Furious debate as teachers at Islamic College of SA's West Croydon campus ordered to wear hijab or face sack
Investigations Editor Bryan Littlely
February 11, 2013 10:30PM
A WARNING from South Australia's biggest Islamic school that teachers - including many non-Muslims - will lose their jobs if they do not wear a hijab to school functions and outings has sparked outrage among News Ltd readers.
Furious debate has erupted, with many respondents irate over what they perceive as double standards in the school's stance, claiming the ruling is religious discrimination. There were repeated calls for an end to any government funding to the school.
Up to 20 non-Muslim female teachers, who do not wish to be named, have been told they will be sacked from the Islamic College of South Australia's West Croydon campus after three warnings if they do not wear a headscarf to cover their hair.
"If a female Muslim teacher working at a non-Muslim school was ordered to stop wearing her hijab at school functions and outings then that school board and principal would be before the Anti-Discrimination Commission before you could say 'hypocrisy'," wrote "Sir Loin of Lamb".
Meg of the Hills said: "I have no problems with women wearing a hijab if they so wish. I also don't have any problems with covering my head if I go to a Muslim country. But I have problems with this school's attitude. What is it teaching the kids?"
Many readers asked whether it was appropriate for non-Muslims to wear the religious garb.
"That is blatant discrimination against a non-Muslim's beliefs to force them to wear an Islamic religious garment. I would have thought that it was also sacrilegious of the non-believer to do so," wrote Concerned Citizen of Aberfoyle Park.
JaneAd of Adelaide said: "The hijab is a highly visible outward sign of one's faith. What is the point of forcing non-Muslims to wear it? I would find the thought of anybody faking another's religion to keep their employment revolting and insulting. The children are so fragile that exposed hair confuses them? Really?"
Mike of Australia of Brisbane added: "The wearing of scarves in Muslim countries differs from country to country. There is no standard. Why should the teachers be made to wear a scarf if they are not Muslim?"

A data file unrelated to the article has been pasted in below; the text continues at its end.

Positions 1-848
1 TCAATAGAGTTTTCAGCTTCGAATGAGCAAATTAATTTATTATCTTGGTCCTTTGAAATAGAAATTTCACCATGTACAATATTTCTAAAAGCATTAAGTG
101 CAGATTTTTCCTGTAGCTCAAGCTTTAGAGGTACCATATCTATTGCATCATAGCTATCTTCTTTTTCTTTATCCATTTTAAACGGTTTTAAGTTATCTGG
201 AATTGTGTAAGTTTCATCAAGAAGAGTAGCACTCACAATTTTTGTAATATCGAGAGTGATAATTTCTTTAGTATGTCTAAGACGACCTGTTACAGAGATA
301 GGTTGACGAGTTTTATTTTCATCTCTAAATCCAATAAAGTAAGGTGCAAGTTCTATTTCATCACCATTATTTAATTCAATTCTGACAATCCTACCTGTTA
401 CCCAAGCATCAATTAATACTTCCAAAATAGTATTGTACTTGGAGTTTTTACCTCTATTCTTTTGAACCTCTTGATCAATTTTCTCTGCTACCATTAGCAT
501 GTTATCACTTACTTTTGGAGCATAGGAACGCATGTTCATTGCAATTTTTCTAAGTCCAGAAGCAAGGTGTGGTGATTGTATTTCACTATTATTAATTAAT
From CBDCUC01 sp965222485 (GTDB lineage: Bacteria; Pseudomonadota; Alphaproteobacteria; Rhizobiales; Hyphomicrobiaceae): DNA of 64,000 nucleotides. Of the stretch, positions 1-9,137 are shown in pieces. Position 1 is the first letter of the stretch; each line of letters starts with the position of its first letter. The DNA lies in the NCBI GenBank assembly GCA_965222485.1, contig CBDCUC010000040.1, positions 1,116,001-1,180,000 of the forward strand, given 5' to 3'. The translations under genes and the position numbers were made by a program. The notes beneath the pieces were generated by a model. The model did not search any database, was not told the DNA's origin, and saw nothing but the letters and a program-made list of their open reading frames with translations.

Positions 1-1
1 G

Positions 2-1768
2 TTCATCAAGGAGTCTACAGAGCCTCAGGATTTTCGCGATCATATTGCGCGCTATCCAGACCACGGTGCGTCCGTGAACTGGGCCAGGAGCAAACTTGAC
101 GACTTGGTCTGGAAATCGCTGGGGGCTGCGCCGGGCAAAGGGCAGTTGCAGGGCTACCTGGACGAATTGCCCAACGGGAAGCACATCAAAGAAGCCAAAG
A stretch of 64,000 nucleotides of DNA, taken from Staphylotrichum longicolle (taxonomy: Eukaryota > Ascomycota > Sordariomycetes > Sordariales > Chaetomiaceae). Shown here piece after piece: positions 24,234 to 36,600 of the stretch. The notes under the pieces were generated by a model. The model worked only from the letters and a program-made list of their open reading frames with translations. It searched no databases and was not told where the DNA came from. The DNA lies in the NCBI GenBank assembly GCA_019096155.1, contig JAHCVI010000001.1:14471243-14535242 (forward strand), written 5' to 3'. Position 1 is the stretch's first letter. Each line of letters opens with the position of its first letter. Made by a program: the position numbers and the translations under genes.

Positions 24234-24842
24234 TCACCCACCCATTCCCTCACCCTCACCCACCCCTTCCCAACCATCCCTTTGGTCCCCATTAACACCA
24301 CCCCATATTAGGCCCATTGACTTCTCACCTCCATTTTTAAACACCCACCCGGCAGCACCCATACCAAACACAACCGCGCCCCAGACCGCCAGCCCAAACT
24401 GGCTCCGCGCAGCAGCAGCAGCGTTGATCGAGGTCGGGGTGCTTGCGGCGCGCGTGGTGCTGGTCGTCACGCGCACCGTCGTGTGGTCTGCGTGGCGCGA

Others argued that the school had the right to set its own dress rules.
"If you choose to work at this school, then you follow the rules set by your employer. If you don't like the rules, then leave and work elsewhere. Seems straight forward to me," said Peter the Observer of Norton Summit.
"I wonder what would happen if I showed up to job at Macca's wearing an HJ's t-shirt...," said Gary.
Many pointed out that church-run institutions often had rules based on religious values and said strict rules were not unique to Muslim schools.
"I don't see how this is any worse than what Christian schools do. Except Christian schools have won the right, through discrimination law exemptions, to only employ Christians in the first place. So those 20 women wouldn't have even found employment in a Christian establishment, if they are not Christian that is. At least the Islamic College isn't discriminating by only hiring Muslims," said Chad of Adelaide.
Wiseimp of Adelaide added: "How is this any different than a Christian School refusing gay kids or gay parents? There is no difference, just because you don't belong to the religion doesn't mean you should still have to fit in to get their service? See old aged homes refusing gay couples... people speak so harshly of Islam but then forget this is not different to Christianity."